Due to the age of the train, it isn’t fully accessible and passengers do need to be able to walk some steps from the platform to their seat. The wheelchair was folded and stored in the luggage area in our carriage. The toilets are very small and not accessible so I’d recommend using facilities at the Morrison’s next to Fort William station before the 2 hour journey to Malaig. Having said that, the facilities in the station are also pretty decent because the Caledonian Sleeper from/to London calls here. There is an accessible toilet at Mallaig station but it’s quite small and a squeeze for 2 people. Station staff ensured that priority was given to disabled passengers as it’s a shared ladies and baby change facility and there was quite a big queue with people coming off the train.
It’s worth noting that if the Jacobite is fully booked or your budget doesn’t stretch, Scotrail also operate public services along the same line.
The weather was fairly kind to us for our trip on the Jacobite, in comparison to the following day!
The driving rain at least forced us to have a relaxed morning, reading books and talking and a leisurely brunch. Me and the other half can’t sit still for long so decided to get on the waterproofs and head up to Inchree Falls, a short walk from the lodge.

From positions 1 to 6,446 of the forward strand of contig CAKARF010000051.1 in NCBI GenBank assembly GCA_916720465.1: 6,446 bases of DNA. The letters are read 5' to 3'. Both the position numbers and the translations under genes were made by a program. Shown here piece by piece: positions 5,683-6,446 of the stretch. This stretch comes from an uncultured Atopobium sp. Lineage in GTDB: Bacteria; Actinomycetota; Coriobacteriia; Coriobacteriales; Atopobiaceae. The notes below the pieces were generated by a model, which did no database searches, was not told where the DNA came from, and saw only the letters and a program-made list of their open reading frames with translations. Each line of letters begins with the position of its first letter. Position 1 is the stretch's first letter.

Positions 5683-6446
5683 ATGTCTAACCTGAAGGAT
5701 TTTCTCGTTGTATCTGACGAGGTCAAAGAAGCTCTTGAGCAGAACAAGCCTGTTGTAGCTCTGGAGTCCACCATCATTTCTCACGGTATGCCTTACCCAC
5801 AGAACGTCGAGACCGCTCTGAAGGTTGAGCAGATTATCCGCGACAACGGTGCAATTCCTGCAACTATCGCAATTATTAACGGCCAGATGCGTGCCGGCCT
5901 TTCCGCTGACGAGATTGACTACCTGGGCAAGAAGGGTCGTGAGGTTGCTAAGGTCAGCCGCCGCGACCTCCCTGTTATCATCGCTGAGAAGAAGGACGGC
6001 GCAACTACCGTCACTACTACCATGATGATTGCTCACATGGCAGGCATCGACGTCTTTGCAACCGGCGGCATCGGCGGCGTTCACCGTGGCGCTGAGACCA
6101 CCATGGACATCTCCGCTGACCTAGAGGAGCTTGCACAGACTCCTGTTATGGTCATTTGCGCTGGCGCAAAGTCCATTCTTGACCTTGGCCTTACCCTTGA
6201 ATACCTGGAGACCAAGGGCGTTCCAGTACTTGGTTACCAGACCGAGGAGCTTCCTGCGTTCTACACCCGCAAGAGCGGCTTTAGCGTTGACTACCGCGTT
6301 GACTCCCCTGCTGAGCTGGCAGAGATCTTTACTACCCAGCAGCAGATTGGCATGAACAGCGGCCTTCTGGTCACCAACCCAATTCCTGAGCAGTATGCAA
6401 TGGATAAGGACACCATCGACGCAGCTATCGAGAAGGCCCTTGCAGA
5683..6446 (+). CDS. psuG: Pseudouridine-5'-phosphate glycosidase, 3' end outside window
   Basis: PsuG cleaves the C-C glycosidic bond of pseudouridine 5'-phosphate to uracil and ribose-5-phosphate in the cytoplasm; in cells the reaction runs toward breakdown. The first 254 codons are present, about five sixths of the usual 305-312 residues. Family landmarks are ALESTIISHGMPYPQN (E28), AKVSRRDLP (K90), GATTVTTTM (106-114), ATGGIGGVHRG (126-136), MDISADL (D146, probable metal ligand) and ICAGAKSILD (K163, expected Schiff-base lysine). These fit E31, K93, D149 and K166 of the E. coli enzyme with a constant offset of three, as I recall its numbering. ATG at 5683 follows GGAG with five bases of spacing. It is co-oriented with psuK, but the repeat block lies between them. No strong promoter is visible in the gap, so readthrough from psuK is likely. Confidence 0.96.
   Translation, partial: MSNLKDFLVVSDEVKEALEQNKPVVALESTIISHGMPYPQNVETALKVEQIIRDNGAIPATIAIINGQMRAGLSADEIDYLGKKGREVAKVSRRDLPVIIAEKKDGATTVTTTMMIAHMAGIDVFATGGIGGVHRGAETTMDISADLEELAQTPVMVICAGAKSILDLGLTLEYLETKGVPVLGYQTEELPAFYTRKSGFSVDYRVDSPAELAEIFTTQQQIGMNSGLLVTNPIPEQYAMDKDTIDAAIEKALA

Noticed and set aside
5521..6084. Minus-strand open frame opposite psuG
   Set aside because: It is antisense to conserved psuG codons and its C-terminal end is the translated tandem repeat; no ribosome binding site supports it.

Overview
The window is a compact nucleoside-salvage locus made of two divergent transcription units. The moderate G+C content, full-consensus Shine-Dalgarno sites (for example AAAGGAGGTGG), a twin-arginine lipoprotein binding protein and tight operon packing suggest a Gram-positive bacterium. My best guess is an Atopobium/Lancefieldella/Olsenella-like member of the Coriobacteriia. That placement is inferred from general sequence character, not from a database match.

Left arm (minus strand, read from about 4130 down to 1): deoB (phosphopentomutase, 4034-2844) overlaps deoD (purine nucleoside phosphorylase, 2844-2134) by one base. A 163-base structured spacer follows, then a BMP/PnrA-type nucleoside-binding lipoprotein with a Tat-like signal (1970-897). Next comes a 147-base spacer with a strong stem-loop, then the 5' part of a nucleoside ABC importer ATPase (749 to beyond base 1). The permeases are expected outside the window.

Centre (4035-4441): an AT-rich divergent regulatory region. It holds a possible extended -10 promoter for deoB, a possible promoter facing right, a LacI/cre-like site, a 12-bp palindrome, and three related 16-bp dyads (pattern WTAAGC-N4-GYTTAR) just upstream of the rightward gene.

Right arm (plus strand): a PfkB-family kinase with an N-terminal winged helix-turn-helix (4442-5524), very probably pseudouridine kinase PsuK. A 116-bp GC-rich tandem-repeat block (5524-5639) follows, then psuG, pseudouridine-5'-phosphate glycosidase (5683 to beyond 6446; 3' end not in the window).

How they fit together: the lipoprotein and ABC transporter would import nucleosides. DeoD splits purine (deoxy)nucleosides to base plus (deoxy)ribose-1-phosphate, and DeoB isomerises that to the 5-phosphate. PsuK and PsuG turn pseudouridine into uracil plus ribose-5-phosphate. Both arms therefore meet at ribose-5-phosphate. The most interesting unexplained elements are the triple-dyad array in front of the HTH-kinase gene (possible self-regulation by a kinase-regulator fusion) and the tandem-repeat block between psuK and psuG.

It was a steady uphill walk from the A82, across a couple of rickety bridges to get to the falls. The volume of rain coming down the hills had turned a couple of the smaller streams and falls in to torrents and the views from the walk up were spectacular.
We could hear the big falls before we could see them and that first view of them through the trees was awesome!
We were only out for about an hour and a half but were quite happy with our little adventure. It’s not a difficult walk but it isn’t particularly wheelchair friendly as the climb is quite steep in places so we made plans to take a more inclusive walk the next day, around Glencoe Lochan.
Not far from Glencoe village, there’s 3 circular walking routes of varying difficulty. One of them is fully accessible, around the glass-like lake, reflecting the mountains above it. We’re sure we spotted 2 golden eagles hunting on the hillside!
The other 2 routes are less accessible, but we were prepared with a beast of an off-road wheelchair, custom built for this type of terrain. All too often, those with mobility issues aren’t able to participate in outdoor activities and this amazing chair smashes those barriers. Pushing it up the hills was a great workout too, which helped offset all of those hot chocolates!
We loved our first visit to the highlands and the stay in the lodge was just what we needed to get together with friends and make some special memories. I was impressed with the accessible features of the lodge and will definitely return in the future.
Date of Trip; September 2021
Price Paid; £705.00 for 4 nights self catering at Birchbrae Lodge. £4.00pp for Crawick Multiverse. £49.00pp for the Jacobite steam train.